Participants had to choose whether to cooperate under specific sets of circumstances. In the “possible virtue signaling” condition, each member had to state before they performed the task how many times they intended to share money they had earned, and were told that this information would be communicated to the rest of the group. In the “money in your mouth” condition, each member was told that the actual number of times they shared the money would be communicated to the rest of the group. In the “flying blind” condition, however, no information was communicated to the rest of the group.
Once every member of the group had performed the actual task, all five members entered into a group chat online where they could discuss the task, and the information (at least for two conditions) that was presented to them. After the group chat, they then performed the task again, and were each paid the amount that they had personally earned, as well as the amount earned by the group.
So what happened?
People were much more likely to cooperate during the “possible virtue signaling” and the “money in your mouth” conditions than in the “flying blind” condition. So, knowing that your intentions or actions would be passed on to the group made a difference. But how much of a difference was determined by what was discussed in the group chat.
There was a direct relationship between how much the group reached a consensus to cooperate, and how much they actually cooperated. In other words, when people said things that helped the group reach a consensus, they ended up acting cooperatively.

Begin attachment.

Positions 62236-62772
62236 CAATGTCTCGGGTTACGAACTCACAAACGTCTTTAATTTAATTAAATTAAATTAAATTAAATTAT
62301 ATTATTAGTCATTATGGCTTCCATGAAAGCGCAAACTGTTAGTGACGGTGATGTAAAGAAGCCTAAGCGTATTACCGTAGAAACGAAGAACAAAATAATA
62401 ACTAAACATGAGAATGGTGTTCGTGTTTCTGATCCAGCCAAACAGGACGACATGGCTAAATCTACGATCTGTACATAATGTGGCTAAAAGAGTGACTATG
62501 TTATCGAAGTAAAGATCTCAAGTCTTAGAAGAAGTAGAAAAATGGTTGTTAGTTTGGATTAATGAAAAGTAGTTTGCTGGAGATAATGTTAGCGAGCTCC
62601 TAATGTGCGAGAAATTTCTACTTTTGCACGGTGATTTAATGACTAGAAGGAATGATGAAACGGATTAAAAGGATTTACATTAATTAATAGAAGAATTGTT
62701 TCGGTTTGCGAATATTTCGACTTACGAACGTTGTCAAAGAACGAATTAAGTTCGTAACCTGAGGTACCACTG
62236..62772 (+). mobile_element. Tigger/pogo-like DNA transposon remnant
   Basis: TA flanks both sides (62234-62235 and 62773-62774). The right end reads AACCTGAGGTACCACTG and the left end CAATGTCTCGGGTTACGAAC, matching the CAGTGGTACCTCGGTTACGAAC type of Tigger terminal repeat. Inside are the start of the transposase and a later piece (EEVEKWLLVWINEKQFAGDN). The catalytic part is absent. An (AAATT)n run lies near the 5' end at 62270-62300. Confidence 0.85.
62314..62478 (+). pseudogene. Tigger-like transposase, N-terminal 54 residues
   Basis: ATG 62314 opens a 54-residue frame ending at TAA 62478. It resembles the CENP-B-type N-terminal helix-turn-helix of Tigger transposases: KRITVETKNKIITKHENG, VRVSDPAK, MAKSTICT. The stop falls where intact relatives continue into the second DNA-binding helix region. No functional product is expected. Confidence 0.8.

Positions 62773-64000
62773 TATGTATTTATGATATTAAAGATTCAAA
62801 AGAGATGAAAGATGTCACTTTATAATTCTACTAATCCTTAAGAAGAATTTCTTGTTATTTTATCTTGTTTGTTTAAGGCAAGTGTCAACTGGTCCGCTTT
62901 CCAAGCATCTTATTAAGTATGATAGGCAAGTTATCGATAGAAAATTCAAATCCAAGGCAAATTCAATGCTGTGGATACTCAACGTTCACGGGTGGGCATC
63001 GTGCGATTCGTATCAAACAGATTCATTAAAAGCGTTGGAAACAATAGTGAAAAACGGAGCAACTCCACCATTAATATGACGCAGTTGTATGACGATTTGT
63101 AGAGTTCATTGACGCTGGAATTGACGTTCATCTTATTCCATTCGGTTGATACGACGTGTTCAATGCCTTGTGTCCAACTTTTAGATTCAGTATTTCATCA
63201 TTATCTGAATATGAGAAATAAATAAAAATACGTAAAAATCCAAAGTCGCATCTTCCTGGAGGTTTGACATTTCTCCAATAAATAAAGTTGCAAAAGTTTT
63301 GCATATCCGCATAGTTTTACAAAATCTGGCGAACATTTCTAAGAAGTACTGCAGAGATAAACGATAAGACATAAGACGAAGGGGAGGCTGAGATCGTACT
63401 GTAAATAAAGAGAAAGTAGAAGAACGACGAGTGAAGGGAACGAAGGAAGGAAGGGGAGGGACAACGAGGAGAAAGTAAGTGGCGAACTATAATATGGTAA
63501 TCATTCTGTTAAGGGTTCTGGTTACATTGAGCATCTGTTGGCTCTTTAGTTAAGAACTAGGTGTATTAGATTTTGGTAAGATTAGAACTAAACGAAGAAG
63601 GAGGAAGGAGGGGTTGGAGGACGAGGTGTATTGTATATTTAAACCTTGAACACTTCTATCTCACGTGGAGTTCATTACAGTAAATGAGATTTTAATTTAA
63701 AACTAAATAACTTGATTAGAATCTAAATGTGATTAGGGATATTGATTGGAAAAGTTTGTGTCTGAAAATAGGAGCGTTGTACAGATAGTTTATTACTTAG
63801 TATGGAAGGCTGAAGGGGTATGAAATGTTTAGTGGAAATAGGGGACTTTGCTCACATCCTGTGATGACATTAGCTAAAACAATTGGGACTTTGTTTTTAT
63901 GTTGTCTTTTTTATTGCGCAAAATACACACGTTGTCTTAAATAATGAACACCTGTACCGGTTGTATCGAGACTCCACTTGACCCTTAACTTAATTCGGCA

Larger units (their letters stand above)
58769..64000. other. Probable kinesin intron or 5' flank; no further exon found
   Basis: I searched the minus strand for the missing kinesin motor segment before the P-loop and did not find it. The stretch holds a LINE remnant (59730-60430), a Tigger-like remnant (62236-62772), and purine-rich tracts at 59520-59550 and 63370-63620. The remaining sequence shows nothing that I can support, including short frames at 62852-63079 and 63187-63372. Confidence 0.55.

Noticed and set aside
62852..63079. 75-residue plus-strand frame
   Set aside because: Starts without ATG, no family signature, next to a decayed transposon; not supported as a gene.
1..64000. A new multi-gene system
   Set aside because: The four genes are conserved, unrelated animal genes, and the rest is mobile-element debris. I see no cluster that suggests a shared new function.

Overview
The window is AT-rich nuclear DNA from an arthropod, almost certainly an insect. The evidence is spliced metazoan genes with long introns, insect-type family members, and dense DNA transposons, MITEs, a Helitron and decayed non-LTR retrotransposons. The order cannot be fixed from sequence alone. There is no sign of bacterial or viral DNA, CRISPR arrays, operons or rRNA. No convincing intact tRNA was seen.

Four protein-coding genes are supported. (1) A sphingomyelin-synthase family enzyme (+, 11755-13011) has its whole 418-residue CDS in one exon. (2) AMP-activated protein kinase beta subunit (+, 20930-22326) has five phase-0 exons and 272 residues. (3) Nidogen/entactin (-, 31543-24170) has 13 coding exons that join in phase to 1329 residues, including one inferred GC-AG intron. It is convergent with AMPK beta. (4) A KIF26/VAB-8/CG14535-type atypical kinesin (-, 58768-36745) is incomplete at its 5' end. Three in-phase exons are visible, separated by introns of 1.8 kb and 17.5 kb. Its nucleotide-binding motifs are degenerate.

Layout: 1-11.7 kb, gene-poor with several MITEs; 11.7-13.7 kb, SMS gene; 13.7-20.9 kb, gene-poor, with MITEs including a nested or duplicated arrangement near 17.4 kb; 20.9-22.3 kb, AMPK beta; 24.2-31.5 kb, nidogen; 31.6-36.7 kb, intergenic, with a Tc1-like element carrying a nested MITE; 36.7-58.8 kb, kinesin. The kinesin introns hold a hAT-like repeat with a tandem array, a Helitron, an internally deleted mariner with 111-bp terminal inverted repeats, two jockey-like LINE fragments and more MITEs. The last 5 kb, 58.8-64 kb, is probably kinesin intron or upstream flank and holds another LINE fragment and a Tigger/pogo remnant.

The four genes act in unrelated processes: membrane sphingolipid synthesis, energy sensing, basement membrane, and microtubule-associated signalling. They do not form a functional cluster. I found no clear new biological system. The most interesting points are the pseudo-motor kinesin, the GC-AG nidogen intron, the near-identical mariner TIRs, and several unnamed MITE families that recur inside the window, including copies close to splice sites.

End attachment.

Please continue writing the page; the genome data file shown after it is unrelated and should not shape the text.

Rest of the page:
Our study suggests that avoiding phrases that indicate hedging and equivocation helps people cooperate. Being vague about the extent of your intended contribution, “I’ll give more next time,” and offering conditional contributions, “I’ll give more if everyone else does,” will foster mistrust within your group and reduce people’s sense of obligation. Ultimately, this will hinder the group’s ability to reach an agreement to cooperate.
A better approach, as can be seen in the example above, is to be explicit and specific with the promises you make about your contribution. It’s also important to pose a direct question to the entire group which asks about everyone’s intended contribution. This encourages each member to make a commitment, and if someone evades the question, it’s a useful signal.
The communication styles we use can also make a difference. Speaking in a way that signals solidarity and authority will strengthen the group’s collective identity and establish a norm to cooperate. Humor and warmth help, too. On the other hand, we found that groups that used more formal and self-interested communication styles, such as those associated with the world of business and politics, were less cooperative.
In short, showing strong leadership through assertive statements, expressing encouragement through motivational phrases, and making people feel part of your group are good first steps in getting others to cooperate.
This article is republished from The Conversation under a Creative Commons license. Read the original article.